Of the four-legged variety, the “re-location” (ie, dumping) of urban foxes is a major problem, as is the huge increase and spread of badgers. Mink, illegally released by well-meaning but misguided animal lovers, wreak havoc along inland waterways; the number of brown rats has exploded; and, as well as spreading a form of pox that has all but wiped out our native red variety, the grey squirrel seeks out and devours eggs and nestlings on a large scale. Such high numbers of predators ensure that every prey species is kept under constant pressure, especially during the hours of darkness.
Wetland residents face additional problems. The widespread breeding and re-introduction of otters has occurred at a time when, because cormorants have been allowed to move and breed inland, fish stocks are already at a low ebb, forcing the otter to take anything that swims, runs or flies near or on water. With a river and several lakes and ponds on my doorstep, I’ve watched the alarming decline of many wetland species, including water voles, swans and herons. And for aquatic birds such as grebes, which rely on the safety of water to site their nests, it’s a challenge to rear anything at all. Even moorhens and coots are becoming comparatively scarce. What then, if anything, can we do to help?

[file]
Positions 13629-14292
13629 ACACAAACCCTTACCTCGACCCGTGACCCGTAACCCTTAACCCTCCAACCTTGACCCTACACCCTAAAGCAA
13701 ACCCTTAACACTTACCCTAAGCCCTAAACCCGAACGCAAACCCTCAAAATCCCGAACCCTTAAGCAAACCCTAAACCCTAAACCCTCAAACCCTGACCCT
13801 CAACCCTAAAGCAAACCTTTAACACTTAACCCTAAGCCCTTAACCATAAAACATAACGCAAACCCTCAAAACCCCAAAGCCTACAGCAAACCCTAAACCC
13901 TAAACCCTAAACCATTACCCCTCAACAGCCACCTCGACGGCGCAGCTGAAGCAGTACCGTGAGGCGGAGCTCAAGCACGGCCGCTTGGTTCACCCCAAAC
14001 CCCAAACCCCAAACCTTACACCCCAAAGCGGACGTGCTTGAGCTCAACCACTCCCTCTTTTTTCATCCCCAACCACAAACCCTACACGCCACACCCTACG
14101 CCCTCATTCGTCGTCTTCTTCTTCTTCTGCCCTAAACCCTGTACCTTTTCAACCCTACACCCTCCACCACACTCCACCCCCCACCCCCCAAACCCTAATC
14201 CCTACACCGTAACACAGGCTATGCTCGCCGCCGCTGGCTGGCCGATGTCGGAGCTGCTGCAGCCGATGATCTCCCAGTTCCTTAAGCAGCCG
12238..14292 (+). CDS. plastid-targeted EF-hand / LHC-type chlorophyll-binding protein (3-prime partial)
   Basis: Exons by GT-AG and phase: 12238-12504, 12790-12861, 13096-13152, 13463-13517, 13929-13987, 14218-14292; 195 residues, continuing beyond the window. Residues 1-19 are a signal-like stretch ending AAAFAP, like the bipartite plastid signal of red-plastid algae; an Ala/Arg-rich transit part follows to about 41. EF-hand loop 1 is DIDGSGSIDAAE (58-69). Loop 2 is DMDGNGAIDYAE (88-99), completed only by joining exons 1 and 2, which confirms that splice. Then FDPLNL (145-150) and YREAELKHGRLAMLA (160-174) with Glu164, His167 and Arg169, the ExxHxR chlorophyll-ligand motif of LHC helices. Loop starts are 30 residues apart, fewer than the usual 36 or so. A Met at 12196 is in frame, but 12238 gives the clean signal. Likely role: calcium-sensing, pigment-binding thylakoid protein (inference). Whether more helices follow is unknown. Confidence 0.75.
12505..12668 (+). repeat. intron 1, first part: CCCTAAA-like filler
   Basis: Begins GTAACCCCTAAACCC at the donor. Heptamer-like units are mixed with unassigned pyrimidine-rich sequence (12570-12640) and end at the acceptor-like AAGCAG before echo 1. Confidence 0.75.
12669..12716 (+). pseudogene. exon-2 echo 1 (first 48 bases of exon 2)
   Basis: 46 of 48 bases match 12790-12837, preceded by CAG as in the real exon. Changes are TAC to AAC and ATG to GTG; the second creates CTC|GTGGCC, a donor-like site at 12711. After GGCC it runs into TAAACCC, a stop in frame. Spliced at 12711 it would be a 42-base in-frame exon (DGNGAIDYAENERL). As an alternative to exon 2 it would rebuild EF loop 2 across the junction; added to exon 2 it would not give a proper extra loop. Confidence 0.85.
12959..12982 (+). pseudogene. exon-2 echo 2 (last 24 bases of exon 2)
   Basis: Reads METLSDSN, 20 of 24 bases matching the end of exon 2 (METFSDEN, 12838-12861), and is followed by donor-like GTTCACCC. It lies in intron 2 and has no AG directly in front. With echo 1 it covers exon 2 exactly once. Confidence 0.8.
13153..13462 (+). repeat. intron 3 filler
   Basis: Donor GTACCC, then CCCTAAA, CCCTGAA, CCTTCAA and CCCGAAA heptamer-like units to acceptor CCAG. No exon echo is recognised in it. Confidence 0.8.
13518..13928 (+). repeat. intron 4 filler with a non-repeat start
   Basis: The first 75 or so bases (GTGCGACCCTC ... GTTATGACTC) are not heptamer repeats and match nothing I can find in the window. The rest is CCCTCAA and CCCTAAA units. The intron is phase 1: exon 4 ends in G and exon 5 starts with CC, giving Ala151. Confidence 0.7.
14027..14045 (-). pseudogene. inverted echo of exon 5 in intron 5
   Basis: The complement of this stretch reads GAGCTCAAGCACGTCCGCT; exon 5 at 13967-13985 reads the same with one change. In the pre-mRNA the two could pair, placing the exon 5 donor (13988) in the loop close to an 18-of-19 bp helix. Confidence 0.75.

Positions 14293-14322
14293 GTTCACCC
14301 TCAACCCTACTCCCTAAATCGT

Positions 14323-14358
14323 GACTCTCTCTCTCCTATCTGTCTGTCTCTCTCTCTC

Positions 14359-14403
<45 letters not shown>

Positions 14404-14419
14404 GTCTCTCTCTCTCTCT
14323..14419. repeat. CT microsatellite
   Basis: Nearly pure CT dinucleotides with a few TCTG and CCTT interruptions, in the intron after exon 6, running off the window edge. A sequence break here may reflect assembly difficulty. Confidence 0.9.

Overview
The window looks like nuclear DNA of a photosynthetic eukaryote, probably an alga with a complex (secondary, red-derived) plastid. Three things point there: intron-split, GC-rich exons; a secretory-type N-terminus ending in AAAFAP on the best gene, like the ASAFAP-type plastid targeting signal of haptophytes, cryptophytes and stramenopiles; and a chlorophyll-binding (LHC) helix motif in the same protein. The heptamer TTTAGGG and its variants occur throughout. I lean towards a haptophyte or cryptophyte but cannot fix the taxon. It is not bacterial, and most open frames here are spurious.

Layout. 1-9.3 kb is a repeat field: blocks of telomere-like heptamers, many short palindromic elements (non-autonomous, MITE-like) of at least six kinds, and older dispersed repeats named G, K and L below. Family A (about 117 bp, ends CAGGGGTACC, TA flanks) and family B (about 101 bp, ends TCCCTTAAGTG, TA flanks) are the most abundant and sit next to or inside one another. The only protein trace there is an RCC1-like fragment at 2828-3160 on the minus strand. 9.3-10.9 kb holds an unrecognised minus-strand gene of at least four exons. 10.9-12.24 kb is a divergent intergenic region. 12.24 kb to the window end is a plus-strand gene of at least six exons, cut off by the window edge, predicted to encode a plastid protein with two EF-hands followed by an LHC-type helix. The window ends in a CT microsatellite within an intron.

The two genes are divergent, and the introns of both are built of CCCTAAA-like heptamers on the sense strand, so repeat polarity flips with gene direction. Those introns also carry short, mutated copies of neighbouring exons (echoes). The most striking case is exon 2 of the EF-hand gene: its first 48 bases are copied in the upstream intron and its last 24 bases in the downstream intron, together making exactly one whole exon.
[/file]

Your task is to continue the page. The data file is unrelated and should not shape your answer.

Gameshooting aside, if we are to halt the rapid decline of many of our small native birds – and some larger ones – the only chance of re-building numbers is by successful breeding. Good habitat helps enormously but, with nests of eggs and chicks wiped out by burgeoning populations of predators, however good the breeding season, sensible control is desperately needed. Without such protection, the chances of recovery are slim.
Playing down predation